Figurative textile art: 5 amazing artists
TextileArtist.org has been growing since 2013 and our aim is to embrace the diversity of the medium and attract influencers from the world of textile and fiber; as well as bringing emerging talent to the fore, we are determined to honour established artists. A popular discipline amongst our readers is figurative textile art; in this article we take a closer look at 5 amazing artists working in this field.
Since graduating from Manchester Metropolitan University in 1991 Nigel has been in demand as an artist as well as an educator. His designs encompass gallery work, fashion, commissions and interiors. Nigel describes his work as “process led, grounded in tradition with a passion for cloth and textile craftsmanship, striving for technical excellence”.
As a lecturer in Embroidered Textiles at NCAD since 1993, Nigel has a passion for sharing his knowledge about blackwork, voiding, applique and hand stitch. His interaction with students keeps his textile work relevant and fresh. As a result, he often combines historical techniques with more modern practices like digital media for a contemporary aesthetic.
For more information visit www.nigelcheney.com
Raija is from Finland and began her career as a figurative textile artist after graduating from the University of Arts and Design, Helsinki in 1990. Her interest is structures, the feel of materials, colours and patterning. Her work often reflects everyday feelings and situations and observes the relationship of the emotional and physical surroundings.
Raija combines painting with paper making, graphics and textiles to achieve her stark, honest and beautiful pieces. Together with her colleague, Leena Lukkarinen, they founded the Northern Fibre event, which is a forum for international artists to exchange ideas and cultural perspectives.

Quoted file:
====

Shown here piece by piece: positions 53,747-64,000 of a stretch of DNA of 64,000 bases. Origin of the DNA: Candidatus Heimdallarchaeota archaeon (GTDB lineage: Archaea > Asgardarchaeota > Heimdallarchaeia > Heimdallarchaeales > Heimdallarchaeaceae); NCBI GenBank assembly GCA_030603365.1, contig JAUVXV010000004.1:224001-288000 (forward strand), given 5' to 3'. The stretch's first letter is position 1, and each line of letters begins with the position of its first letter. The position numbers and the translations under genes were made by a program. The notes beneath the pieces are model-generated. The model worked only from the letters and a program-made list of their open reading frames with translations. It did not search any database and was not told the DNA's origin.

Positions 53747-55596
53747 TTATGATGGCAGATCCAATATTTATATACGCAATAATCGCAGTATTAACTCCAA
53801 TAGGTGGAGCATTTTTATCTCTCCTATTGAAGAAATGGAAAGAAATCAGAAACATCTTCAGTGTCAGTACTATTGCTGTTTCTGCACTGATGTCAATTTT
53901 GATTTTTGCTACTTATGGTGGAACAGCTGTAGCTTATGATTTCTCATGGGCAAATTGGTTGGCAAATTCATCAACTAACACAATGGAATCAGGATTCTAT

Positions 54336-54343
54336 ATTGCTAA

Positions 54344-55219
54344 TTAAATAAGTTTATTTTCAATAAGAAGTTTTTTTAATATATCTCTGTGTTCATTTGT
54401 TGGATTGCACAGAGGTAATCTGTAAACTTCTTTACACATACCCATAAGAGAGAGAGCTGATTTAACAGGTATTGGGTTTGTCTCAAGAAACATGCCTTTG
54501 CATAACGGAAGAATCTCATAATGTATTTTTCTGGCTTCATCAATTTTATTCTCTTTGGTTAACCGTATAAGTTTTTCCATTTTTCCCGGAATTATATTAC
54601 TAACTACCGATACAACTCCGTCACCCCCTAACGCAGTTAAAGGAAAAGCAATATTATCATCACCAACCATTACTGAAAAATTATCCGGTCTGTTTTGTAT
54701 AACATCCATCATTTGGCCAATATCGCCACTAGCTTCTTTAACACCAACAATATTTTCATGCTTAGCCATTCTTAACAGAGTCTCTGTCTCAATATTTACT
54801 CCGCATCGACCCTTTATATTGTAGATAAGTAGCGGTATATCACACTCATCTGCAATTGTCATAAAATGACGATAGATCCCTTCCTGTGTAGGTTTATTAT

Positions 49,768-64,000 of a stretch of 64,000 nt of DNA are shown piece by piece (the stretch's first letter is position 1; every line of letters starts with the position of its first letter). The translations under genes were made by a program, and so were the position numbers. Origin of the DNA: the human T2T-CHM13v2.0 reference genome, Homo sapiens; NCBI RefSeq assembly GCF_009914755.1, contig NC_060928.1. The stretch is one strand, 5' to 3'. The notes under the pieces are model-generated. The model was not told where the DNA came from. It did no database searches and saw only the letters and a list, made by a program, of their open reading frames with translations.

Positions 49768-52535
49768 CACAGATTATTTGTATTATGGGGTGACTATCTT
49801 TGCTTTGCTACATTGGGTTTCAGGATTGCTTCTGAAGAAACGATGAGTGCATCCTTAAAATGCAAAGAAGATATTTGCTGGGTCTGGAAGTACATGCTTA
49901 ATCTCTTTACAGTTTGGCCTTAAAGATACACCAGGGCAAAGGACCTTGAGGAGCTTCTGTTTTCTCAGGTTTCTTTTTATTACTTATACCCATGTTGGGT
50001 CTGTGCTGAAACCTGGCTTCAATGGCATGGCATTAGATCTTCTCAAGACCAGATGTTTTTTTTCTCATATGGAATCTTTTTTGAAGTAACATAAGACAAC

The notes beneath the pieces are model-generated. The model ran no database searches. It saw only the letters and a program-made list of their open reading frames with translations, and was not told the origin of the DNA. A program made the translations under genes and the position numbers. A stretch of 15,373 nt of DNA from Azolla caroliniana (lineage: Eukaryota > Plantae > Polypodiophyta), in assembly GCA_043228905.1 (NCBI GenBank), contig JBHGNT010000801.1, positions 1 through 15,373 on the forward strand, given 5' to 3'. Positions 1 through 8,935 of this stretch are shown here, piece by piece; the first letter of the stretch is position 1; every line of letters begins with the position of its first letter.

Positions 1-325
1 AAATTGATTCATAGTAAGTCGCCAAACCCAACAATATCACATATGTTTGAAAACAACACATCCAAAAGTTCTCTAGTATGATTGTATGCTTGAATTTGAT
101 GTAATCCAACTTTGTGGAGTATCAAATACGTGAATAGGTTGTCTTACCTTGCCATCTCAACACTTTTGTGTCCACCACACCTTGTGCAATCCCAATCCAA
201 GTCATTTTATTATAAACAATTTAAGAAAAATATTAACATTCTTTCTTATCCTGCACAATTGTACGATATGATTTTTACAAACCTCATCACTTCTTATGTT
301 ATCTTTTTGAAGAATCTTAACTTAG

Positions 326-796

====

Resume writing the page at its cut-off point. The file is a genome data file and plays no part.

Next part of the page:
For more information visit http: www.raijajokinen.fi
Marjolein’s art is inspired by what makes people tick. On finishing art school, the Utrecht based Dutch artist began working on contemporary quilts, which she exhibited widely. She eventually turned her focus to the art form of collage with hand embroidery. She describes her work as a mix of “conceptual ideas and technical aspect”.
From experimentation her work appears to cross over forms and disciplines but always maintains a distinct figurative truth.
For more information visit www.marjoleinstarreveld.nl
Sue Stone is based in her home town of Grimsby She studied Fashion at St Martins School of Art and Embroidery at Goldsmiths College, and exhibits both nationally and internationally. She is chair and exhibiting member of the 62 Group of Textile Artists and fellow of the Society of Designer Craftsmen.
Sue learnt to sew at an early age as her Mum was a seamstress trained in tailoring. Her work always has a strong connection with the past but, in the making, her pieces develop a contemporary twist. Her technique is to combine, layer and build hand stitch with machine embroidery and paint which gives her work a very potent and immediate feel.
For more information visit www.womanwithafish.com
Debbie has cornered the market in statement thread drawing. Her contemporary artworks appear to combine the playful and sophisticated, leaving the viewer both charmed and disconcerted. She beautifully blurs the boundaries between fine art drawings and textile art, both flat and 3D. She achieves this by stretching a network of threads between accurately plotted pins with breathtaking results.
Not allowing boundaries to hold her back, Debbie plays with scale and pushes the expected scope of her work even further. She says, ” I feel as if I am taking thread out of its comfort zone, presenting it on monumental scale and creating an eye-catching, and in some case jaw dropping effect”
For more information visit www.debbie-smyth.com
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